Arusha National Park is in a densely populated area of Tanzania and is a great treasure to have been set aside as a preserve for the native animals and their natural, undisturbed habitats. The park includes the Meru Crater, an extinct volcano, where there are several lakes and the area is swampy. This attracts thousands of birds and over 400 species have been identified here, either residents or on migratory journeys. Manase could spot birds that we never saw until he carefully pointed them out, telling us all about their habits and having us listen to identify their calls. At home I can never seem to photograph a bird because they are too swift. Here they must be on the African pace of “pole-pole” (slowly, slowly, arrive home happy… a wonderful slogan to remember and follow!) We were able to get many good photos of the various, beautiful species because they seemed to pose for the shots.
After riding all morning and seeing so much wildlife, I was getting hungry and realized we were miles from any store or restaurant and wished I had brought a candy bar and soft drink. Since this was our first safari day, we didn’t know what to expect, but no sooner than the idea had crossed my mind silently, Manase stopped at a nearly hidden picnic table and brought out individual picnic boxes of home-cooked and specially prepared meals for us. We had a delicious lunch of bar-b-cued chicken, a large sandwich, cookies, candy, fresh fruit, vegetables, hard-boiled egg, and bottled water! Each box held about twice as much food as we could eat, but it was delicious!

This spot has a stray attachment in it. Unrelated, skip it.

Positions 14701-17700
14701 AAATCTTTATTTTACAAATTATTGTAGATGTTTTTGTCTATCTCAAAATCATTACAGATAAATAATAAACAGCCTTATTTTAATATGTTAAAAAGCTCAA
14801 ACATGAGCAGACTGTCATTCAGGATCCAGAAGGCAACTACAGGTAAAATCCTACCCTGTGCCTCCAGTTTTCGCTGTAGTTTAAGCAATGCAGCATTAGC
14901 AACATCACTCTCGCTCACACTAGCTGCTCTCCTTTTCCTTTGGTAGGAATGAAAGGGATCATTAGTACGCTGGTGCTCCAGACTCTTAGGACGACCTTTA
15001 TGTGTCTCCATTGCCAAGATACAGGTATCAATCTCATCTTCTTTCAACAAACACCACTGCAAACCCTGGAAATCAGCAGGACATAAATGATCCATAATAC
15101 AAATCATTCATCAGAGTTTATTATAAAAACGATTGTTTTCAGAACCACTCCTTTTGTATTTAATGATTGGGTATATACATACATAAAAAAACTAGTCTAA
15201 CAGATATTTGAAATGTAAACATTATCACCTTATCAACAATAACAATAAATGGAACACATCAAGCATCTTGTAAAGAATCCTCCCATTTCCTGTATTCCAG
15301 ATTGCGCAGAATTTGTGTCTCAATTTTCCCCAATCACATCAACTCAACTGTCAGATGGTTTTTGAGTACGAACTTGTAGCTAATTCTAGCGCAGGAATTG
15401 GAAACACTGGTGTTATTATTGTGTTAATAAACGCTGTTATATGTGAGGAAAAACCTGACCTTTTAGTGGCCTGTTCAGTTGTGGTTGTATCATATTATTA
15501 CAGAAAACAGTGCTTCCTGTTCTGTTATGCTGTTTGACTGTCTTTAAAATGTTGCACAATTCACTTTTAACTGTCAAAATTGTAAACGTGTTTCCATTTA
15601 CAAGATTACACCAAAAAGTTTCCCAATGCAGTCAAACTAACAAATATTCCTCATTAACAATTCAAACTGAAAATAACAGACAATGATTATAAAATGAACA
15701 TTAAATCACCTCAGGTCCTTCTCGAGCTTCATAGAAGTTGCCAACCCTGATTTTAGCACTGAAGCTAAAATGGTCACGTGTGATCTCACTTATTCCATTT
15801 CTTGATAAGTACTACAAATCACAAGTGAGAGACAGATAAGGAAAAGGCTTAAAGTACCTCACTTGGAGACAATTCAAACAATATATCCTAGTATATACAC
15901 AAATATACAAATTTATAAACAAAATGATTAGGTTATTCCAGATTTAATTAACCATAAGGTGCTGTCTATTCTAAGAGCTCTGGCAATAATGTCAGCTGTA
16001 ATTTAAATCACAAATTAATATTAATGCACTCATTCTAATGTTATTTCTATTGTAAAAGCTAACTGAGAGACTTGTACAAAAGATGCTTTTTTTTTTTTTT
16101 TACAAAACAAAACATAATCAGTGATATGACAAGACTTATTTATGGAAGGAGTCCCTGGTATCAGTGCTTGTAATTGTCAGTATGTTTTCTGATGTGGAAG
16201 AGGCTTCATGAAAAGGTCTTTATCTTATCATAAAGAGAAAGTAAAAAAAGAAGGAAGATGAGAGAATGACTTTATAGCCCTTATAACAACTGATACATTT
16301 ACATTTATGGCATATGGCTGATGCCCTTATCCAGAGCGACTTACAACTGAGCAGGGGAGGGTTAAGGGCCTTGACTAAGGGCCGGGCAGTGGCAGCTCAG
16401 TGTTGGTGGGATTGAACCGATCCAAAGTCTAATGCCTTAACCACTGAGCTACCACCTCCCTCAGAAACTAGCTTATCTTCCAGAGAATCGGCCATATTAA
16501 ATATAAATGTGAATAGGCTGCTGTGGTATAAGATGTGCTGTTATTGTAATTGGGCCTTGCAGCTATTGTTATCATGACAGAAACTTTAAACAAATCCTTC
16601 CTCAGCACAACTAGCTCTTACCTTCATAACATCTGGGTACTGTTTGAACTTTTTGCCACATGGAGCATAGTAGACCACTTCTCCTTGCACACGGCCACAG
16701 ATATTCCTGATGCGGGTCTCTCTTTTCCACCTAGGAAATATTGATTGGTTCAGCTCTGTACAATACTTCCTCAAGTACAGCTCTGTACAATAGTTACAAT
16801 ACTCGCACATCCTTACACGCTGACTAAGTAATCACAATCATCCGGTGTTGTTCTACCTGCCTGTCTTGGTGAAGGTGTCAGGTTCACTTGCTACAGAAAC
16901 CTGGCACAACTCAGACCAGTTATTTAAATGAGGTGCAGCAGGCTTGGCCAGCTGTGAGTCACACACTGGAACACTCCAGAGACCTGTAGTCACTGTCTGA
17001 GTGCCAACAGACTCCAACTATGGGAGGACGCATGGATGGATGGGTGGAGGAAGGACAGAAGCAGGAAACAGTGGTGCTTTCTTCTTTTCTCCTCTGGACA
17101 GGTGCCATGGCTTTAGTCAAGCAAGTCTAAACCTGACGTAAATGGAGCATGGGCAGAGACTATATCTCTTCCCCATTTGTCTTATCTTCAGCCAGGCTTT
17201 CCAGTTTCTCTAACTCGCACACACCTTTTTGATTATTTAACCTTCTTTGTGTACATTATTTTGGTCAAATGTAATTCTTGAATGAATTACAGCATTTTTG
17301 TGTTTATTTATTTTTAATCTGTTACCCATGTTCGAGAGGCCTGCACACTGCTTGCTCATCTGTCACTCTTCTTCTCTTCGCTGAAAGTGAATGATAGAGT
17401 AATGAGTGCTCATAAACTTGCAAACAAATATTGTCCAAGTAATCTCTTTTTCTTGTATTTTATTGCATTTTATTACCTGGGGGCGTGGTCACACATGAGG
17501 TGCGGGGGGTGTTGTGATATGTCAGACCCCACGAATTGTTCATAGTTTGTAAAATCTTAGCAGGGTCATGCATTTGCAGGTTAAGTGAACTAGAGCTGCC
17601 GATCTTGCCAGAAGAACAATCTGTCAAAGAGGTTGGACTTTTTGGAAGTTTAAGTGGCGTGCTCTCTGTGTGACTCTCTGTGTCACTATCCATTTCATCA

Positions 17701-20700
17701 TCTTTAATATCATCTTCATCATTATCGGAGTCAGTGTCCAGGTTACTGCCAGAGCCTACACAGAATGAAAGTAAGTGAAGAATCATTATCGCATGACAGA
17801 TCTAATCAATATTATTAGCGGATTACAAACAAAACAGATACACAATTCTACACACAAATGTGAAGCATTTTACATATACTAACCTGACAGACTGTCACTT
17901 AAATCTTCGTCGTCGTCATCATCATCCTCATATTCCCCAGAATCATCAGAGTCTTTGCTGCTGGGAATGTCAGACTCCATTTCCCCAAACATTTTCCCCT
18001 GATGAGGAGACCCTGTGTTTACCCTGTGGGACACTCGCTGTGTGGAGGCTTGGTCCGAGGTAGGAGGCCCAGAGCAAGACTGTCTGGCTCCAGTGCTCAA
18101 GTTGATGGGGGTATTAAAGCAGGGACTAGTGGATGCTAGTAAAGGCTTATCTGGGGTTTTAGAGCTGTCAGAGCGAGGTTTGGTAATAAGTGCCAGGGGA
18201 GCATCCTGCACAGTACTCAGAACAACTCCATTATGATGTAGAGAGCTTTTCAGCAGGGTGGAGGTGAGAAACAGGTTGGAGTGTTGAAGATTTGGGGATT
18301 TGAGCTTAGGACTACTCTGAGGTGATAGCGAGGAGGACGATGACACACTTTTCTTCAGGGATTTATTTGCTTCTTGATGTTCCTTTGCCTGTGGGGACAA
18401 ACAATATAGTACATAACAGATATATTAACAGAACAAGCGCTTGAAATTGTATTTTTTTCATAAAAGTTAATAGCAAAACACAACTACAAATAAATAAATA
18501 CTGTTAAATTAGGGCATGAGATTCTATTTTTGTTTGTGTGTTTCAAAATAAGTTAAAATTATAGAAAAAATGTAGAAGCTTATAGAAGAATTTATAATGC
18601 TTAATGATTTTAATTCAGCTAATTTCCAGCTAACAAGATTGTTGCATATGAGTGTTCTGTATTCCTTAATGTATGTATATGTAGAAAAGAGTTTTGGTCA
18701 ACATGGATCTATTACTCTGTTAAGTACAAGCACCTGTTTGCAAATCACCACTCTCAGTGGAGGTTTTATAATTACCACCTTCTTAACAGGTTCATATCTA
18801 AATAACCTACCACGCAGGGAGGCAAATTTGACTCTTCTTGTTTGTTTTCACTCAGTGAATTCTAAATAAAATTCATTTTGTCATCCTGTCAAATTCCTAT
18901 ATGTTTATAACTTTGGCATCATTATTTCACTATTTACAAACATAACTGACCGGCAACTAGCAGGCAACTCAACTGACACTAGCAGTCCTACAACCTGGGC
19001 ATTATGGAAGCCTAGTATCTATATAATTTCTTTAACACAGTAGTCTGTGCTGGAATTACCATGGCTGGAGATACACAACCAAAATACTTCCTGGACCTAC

As we ate I spotted a yellow hornbill bird, which I had learned about in a TV documentary and was fascinated to be able to see it in person. I think it was a male, and as we watched this weird bird, he either brought food to place into the mouth of his mate who was sitting in the nest closed up within the hole in the tree, or he was cleaning the nest from the droppings of babies. We could not tell which, but he repeated the motions with his mouth the entire time we watched and photographed him along with some other tourists nearby. He was so intent on his job he never seemed to notice that he was the fascinating subject of many huge cameras pointing at him!
We visited a small museum within the park and were able to learn the names of many birds and animals we could see here. The restrooms at the park entrance were amazingly pretty, clean, modern with western style flush toilets with paper, running water and soap. These are details every tourist can appreciate!
As we bounced along through this park all day we saw herds of Cape Buffalo, giraffe, zebra, warthogs, and bushbucks and many other individual animals. We came to the Momella Lakes, which are highly alkaline and salty. Flamingos love the fine smorgasbord they find here and we saw literally millions of them. The flocks line the edges of the lakes, making a pink border. In one place we saw white flamingos swimming serenely like swans. This was a lovely scene to end our day, and Manase returned us to the city to meet the head of Abrojaley company, Abdul Meena. We found him to be very personable and friendly, as well as thoroughly knowledgeable of his country and all its wonders.
He shared with us his exciting plans for our week of Real Travel Adventures in Tanzania, and we were so keyed up we could hardly fall asleep. A wonderful beginning for our week of Safari.